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Posts tagged "earthquake"

Absolutely worth reading. From NYTimes’s Andrew Revkin:

Oklahoma’s biggest earthquake will raise questions re gas/oil drilling. Disposal wells more likely issue than fracking. I’m checking with geologists.

Turkey’s strongest earthquake in decade hits in east. @dotearth has more on vulnerability there.

More Iceland fault line pics here.


Þingvellir [thing-vet-lir] Fault, east of Reykjavik, is what Europe and North America being driven apart looks like. 

Iceland’s Grímsvötnd volcano goes back to sleep. Video of it’s last gasps here (click the Play button).


Earlier today I posted a picture of the final activity in the Grímsvötn eruption along with some info. However this video is much better. Check it out. The site is in Icelandic, but to see the video just click “Horfa á myndskeið með frétt” at the top of the article.

Exclusive video of Grimsvotn volcano, Iceland. Keflavik Airport is shut down. All Iceland flights canceled.

Iceland’s imposed a flight ban and closed its main airport after the country’s most active volcano, Grimsvotn, erupted. It lies under the uninhabited Vatnajokull glacier in southeast Iceland and has been dormant for 7 years. A large plume of smoke and ash is stretching 20 km into the air. Iceland’s Meteorological Office says that the eruption at the Grimsvotn volcano has been accompanied by a series of small earthquakes. Scientists have been expecting a new eruption and have said previously that this volcano’s eruption will likely be small and should not lead to the air travel chaos caused in April 2010 by ash from the Eyjafjallajokul volcano

Excellent intro on how seismic sensors work, and how it helps urban planners.


BGS seismology | A brief introduction (by bgschannel)

Seismologist Dr Brian Baptie gives a short introduction to our earthquake monitoring work from one of the seismology laboratories at the British Geological Survey office in Edinburgh.

Compare to Haiti, Pakistan, and, sadly, New Orleans, Louisiana.


Evacuation center. Japan.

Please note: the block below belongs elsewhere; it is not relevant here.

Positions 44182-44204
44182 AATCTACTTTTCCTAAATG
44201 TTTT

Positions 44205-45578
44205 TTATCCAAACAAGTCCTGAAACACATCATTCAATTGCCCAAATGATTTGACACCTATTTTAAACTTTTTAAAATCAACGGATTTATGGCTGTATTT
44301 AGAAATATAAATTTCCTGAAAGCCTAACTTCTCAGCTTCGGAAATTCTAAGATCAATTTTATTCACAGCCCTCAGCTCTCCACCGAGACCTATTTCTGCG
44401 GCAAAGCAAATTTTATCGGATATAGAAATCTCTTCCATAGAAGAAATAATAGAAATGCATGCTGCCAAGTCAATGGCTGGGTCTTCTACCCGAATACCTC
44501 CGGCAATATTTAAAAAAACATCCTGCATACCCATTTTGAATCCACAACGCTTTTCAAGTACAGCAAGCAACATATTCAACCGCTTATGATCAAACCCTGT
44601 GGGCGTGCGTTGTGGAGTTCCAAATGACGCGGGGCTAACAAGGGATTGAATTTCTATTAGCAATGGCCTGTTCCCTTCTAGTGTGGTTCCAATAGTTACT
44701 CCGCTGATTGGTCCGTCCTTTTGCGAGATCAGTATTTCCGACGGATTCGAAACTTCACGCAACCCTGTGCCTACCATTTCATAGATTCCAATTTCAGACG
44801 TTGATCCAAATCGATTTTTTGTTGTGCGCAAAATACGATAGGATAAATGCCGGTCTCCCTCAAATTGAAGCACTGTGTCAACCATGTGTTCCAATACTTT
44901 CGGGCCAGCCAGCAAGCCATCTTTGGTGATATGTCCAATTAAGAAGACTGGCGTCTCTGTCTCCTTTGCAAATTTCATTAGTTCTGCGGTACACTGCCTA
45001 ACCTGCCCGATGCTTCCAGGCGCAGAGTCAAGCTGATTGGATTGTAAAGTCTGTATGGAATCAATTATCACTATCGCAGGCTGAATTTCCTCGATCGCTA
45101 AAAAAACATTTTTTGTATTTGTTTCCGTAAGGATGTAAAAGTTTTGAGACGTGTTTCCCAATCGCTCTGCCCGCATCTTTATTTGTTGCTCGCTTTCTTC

(via futurejournalismproject)


This weekend, the Washington Post took a look at the safety of nuclear power in comparison to other sources (like coal) in the wake of the Fukushima disaster. When the future effects of climate change are included, nuclear comes out way ahead. But when compared to the visible and potent disaster in Japan, long-term dangers (even if they are worse) seem like they are unlikely to sway critics.

People just aren’t very good dealing with the future. They’d rather be safer now.

More at: Nuclear power is safest way to make electricity, according to study

(via jtotheizzoe)

Hi-rez photos of Fukushima Nuclear Power plant. More photos here. Meanwhile, decommissioning and dismantling the plant will take over 20 years, here

Over 110,000 albatross chicks and 2,000 adults were killed from the tsunami.

Federal Fish and Wildlife Service officials report that Wisdom, a Laysan albatross first tagged during the 1950’s and estimated to be 60+ years old has survived the tsunami, however.

Source: USA Today Science

Andrew Revkin of Dot Earth on what earthquake-prone countries can learn from Japan’s resilience, motivation and planning. Here

How close are you to a nuclear power plant? I live near 5! Click the pic, or here.


Wind power helping to keep the lights on in Japan
There’s one piece of good news from Japan: All the wind turbines survived the earthquake and are helping to power some regions of the country.